History of the Nebraska Cornhuskers
BRIEF HISTORY A OF UNIVERSITY OF NEBRASKA FOOTBALL
Written by Mike "Red" Beran, '68-'72
Nebraska Football began play in 1890, when many of the 500 University students expressed a desire to become a “real college” and be recognized for more than just being an agricultural institution. “Real colleges” like Harvard, Yale and Princeton played football. From that exhortation by the NU student body, emerged a football program currently ranking eighth among Division One FBS teams with 902 wins.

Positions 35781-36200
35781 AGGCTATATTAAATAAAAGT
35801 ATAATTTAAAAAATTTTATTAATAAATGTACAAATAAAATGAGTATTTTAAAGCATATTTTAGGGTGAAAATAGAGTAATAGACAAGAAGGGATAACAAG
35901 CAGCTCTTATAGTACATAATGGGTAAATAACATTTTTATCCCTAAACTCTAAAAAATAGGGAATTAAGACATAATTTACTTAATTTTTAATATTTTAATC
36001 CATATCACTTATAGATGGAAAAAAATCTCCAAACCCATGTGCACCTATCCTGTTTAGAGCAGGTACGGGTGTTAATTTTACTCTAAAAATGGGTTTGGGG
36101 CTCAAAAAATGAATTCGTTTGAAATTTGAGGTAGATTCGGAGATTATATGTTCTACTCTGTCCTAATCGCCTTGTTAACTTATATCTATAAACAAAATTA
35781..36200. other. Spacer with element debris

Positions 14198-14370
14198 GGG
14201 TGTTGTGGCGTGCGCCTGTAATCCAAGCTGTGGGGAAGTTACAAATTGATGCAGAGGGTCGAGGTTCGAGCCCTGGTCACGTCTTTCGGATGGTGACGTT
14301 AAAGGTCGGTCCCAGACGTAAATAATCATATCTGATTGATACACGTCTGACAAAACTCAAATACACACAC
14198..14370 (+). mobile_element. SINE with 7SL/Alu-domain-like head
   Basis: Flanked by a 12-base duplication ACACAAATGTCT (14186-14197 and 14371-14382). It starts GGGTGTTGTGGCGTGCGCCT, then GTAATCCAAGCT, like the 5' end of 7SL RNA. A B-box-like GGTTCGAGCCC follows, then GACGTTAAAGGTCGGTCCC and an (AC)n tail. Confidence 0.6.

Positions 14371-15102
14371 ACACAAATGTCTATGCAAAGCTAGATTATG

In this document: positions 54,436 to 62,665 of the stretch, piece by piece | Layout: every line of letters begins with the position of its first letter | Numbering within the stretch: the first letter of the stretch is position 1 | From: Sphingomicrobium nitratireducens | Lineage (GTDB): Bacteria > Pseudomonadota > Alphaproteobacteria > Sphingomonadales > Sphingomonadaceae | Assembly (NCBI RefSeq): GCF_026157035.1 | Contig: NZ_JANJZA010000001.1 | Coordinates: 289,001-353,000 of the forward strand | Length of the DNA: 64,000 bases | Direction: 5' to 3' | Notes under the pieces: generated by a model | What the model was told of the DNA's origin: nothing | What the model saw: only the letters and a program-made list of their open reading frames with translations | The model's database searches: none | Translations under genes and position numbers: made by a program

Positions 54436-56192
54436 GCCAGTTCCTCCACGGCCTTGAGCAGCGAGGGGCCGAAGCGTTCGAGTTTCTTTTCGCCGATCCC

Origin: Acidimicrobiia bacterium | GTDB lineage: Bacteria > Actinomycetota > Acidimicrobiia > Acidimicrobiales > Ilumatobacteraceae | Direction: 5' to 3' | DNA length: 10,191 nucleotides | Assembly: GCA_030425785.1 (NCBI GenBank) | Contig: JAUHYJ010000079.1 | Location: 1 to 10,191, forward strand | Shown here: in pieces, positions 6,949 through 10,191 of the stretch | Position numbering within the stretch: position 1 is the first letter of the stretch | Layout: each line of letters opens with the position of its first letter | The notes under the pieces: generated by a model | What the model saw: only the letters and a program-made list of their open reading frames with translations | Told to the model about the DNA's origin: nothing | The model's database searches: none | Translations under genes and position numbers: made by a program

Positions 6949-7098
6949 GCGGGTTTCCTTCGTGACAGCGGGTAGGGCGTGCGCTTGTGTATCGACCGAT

The Nebraska Football team was initially called the Bug Eaters. That moniker was given to the team because of the hardships of droughts and depressions that plagued the State during the 1890’s. The team name was changed to Cornhuskers in 1900. From that year through 1940, the Cornhusker teams experienced tremendous gridiron success. Perennial powerhouse teams such as Notre Dame, Minnesota, Syracuse and Pittsburg were scheduled in order to give Nebraska more relevance on the national perspective. The 1902 and 1903 seasons yielded undefeated Husker teams, for the first two of eleven such stellar accomplishments in team history. A team-record 34 game unbeaten streak, marshaled by Coach Ewald O. “Jumbo” Stiehm, began on Oct. 20, 1912, with a 41-0 win over Adrian College and ended Nov. 18, 1916, with a 7-3 loss to Kansas. Nebraska handed the fabled Four Horseman of Notre Dame their only career losses in 1922 and 1923. The latter year also witnessed the opening of Nebraska Football’s new home. On October 6th, the Cornhuskers shellacked the visiting Oklahoma Sooners 24-0, in their debut at Memorial Stadium. During the remainder of the roaring 20’s and through the 1930’s, the Huskers continued their prolific winning penchant, capped by the team of 1940 receiving the school’s first post-season Bowl invitation to participate in the 1941 Rose Bowl. These cornucopian years, stretching from 1900 to 1940, yielded a 76% win total; indeed, an auspicious beginning to the Big Red Legacy.World War II impacted Nebraska Football in a particularly negative way. The University did not offer any military officer training programs. Many prominent college football schools had these programs and benefited greatly because of them. Nebraska had to draw its football talent from those men that were unfit for military duty. The Cornhuskers suffered a drop-off in talent and the start of a head coach revolving door scenario. In 1946, a player from Omaha South High left a memorable legacy. Tom “Train Wreck” Novak, played center, fullback and linebacker. He is the only Cornhusker Football player to earn all-conference honors four times and have his jersey number permanently retired. Under Coach Bill Glassford (1949-55) the University began offering athletic scholarships to its football team members, a practice that other schools had been doing for decades. The Cornhusker teams fortunes improved during Coach Glassford’s tenure, but not enough to overcome his strife with some players and boosters. Former Oklahoma assistant coach Bill Jennings took the Husker Head Coach position in 1957. He won a number of games against opponents that were prohibitive favorites, including the 1959 Halloween afternoon toppling of Oklahoma that ended the Sooner’s 74 conference game winning streak. However, he suffered some head-scratching defeats to teams that were inferior to his Cornhuskers.